I recently listened to a (perhaps disingenuous) pitch from my Congressperson, Nancy Pelosi, to the effect that budgets are important in that they reflect moral choices of society. I then listened to a group of California Democrats (and even a few Republicans) praising California's high speed rail project which will cost somewhere between $70 and 100 billion dollars in capital over the next two decades. How to reconcile the two?
A bit of background:
- In 2008 the state's voters approved a $10 billion bond measure to start a $40 billion project to build high speed rail (200+ mph) between Los Angeles and San Francisco by way of the Central Valley. By 2012 the cost had escalated to $100 billion; the federal Stimulus Plan had kicked in $ 3.3 billion; Governor Brown had been elected; and the project was downsized to a $70 billion connection between upgraded commuter rail systems in Los Angeles and the Bay Area. The long term vision remained the same, but it would be built in stages - the first being a non-electrified stretch roughly between Bakersfield and Fresno; a few billion would be spent upgrading the bookend commuter systems.
- At this point there are a few weak spots in the plan:
-- Passengers will have to change trains to make the full trip - but just until 2028;
-- The claim is that ridership fares ($ 81) will cover the operating costs, but similar systems in Japan and Europe require subsidies at twice the fare rates and higher ridership;
-- California has agreed to take $ 3.5 in Stimulus funding turned down by other states, and $10 billion in voter-approved state bond funding. The remaining $55 billion is to come from an unidentified mix of federal and state funds, diversion of funds to be taken from utilities and industry in the voter-approved "cap and trade"system to go into effect by 2020, and private investments. The presumption is that once started, the federal and state authorities will be unable to turn it off. (Implicitly, the Democrats will regain control of the US House and hold the presidency.)
- And the trade-offs that California's political class is making:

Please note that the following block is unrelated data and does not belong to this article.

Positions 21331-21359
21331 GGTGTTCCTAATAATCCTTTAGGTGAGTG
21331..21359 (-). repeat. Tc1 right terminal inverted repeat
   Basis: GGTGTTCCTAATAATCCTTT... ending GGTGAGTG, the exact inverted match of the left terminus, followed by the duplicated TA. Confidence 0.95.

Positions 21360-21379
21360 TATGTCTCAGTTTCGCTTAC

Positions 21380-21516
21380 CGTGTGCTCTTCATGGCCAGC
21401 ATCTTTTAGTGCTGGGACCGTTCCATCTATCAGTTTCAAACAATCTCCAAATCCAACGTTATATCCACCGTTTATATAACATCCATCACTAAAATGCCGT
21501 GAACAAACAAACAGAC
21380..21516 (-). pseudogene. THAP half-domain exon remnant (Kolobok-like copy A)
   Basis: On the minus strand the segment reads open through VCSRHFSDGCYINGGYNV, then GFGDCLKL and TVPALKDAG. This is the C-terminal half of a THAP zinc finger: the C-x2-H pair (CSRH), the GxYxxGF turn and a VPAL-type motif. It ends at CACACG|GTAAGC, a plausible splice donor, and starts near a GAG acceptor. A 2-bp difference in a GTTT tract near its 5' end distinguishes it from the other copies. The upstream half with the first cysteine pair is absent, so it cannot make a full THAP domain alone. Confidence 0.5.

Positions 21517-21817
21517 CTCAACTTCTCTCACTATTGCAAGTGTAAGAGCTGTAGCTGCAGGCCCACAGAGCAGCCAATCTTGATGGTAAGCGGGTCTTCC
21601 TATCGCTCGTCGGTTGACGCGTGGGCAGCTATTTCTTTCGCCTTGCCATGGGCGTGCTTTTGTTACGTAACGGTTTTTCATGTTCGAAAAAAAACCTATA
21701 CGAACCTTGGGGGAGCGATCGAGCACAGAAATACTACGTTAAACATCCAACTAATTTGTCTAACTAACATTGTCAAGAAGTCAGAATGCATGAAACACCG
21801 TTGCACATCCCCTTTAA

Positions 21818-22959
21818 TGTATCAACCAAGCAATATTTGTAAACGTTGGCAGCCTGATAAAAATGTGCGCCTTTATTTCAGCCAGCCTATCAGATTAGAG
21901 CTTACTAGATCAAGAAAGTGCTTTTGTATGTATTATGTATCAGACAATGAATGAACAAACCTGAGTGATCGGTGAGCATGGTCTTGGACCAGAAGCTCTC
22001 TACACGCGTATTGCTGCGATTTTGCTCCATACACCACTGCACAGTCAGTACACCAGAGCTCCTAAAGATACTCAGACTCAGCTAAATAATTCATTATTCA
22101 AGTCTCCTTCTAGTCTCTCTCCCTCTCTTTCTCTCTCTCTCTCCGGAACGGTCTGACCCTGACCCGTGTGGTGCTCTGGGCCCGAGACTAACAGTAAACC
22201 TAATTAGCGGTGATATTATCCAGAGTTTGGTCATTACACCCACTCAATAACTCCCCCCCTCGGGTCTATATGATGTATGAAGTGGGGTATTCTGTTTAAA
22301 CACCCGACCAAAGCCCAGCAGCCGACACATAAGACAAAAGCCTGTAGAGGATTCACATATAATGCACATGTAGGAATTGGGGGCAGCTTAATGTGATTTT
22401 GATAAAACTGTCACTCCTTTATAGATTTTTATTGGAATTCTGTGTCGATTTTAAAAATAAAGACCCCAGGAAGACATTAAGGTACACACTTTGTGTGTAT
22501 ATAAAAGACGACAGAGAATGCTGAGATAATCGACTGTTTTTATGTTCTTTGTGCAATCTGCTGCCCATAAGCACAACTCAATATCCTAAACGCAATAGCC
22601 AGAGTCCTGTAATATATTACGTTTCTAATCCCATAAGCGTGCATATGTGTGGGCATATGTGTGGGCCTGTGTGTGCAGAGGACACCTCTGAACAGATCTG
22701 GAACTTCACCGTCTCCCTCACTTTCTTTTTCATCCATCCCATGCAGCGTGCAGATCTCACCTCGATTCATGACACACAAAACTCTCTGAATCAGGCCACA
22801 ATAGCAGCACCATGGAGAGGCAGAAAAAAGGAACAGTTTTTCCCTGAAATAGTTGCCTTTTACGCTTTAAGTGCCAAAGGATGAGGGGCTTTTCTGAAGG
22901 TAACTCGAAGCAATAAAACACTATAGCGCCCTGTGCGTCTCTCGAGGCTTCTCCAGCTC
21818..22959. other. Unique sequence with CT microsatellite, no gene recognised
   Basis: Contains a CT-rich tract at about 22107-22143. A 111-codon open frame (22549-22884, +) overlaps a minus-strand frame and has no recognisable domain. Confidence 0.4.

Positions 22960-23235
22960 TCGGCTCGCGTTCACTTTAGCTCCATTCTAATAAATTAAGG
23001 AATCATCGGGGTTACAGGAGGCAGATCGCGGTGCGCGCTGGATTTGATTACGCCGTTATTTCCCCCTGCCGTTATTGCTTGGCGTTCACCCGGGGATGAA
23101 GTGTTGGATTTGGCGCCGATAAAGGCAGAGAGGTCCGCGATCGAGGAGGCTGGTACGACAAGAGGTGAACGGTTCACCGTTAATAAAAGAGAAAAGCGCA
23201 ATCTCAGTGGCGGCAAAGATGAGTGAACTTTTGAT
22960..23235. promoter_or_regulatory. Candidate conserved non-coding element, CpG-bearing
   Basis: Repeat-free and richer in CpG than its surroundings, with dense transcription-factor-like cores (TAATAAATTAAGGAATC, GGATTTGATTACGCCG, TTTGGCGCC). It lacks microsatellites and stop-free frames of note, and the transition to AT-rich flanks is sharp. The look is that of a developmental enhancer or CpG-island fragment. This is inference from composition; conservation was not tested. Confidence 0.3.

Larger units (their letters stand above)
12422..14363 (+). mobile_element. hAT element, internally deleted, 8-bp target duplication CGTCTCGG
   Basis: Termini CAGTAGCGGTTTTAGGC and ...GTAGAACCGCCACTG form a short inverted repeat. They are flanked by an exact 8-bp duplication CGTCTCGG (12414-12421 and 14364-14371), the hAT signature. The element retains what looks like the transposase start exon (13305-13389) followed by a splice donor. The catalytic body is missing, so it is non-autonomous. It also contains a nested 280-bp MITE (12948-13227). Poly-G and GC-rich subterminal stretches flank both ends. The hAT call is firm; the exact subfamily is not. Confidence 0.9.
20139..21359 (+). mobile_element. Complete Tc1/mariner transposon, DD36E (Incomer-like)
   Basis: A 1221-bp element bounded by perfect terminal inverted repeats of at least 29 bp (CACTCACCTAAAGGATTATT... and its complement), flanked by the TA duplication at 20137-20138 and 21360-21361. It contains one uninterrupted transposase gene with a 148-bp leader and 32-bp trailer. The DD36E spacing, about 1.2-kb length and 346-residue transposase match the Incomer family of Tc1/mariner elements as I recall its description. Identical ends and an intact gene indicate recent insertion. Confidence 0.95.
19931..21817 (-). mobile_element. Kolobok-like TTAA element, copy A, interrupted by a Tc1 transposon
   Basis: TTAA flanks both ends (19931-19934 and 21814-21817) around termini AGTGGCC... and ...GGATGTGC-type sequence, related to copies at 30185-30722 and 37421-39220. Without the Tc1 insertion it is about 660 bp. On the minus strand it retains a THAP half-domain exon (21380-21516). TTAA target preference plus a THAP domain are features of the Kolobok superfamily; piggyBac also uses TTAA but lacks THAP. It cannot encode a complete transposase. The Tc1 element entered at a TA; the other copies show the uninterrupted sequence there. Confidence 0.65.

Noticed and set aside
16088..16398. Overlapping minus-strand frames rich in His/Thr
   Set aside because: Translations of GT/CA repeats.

-- The current state budget has reduced the k-12 school year from 180 to 175 days; next year it could be reduced to 160.
-- The prison system is being realigned by pushing thousands from state facilities to county jails (without commensurate funding). Funding for the court system is down 24% in the past four years and will be cut another $544 million in the next budget.
-- The governor is proposing increasing the state sales tax to 7.5 % - the highest in the nation - and the top income tax rate to 13.3 %. Gas taxes are already the highest in the nation. California ranks 50th in business climate according to Chief Executive Magazine.
-- And the social safety net is being shredded - MediCal; job training; children services; everything.
So, why the train? And what lessons can be drawn by folks in other states?
1. Trains are cool. My grand-kids love Thomas. If they can run on electricity derived from solar and wind power they are uber ecological.
2. Politics are messy. "Free" seed money leads to addiction. Local politicians can be bought by a few construction contracts and the promise of a local station. Construction industry companies and unions are powerful everywhere. In a one party state, nobody crosses the machine.
3. Californians still dream of the era when they were national leaders. Prior generations - including the current governor's father - built roads, water systems, and airports. Current leaders want a legacy.
While others wait for June answers to the Supreme Court Obamacare decision, the Wisconsin recall outcome, and the euro Greek eviction notice, out here on the Left Coast we wait to see if the Democratic state senate and the Democratic state assembly are willing to cross the Democratic governor and go with the non-partisan Legislative Analyst's Office and effectively pull the plug.
This week's video (provided by a vigilant reader) has two parts, a trailer for "2016", a political movie to be released this summer, and a speech at the Conservative Political Action Conference by writer Dinesh D'souza which explains President Obama's inner compass as pursuit of his father's anti-colonialism.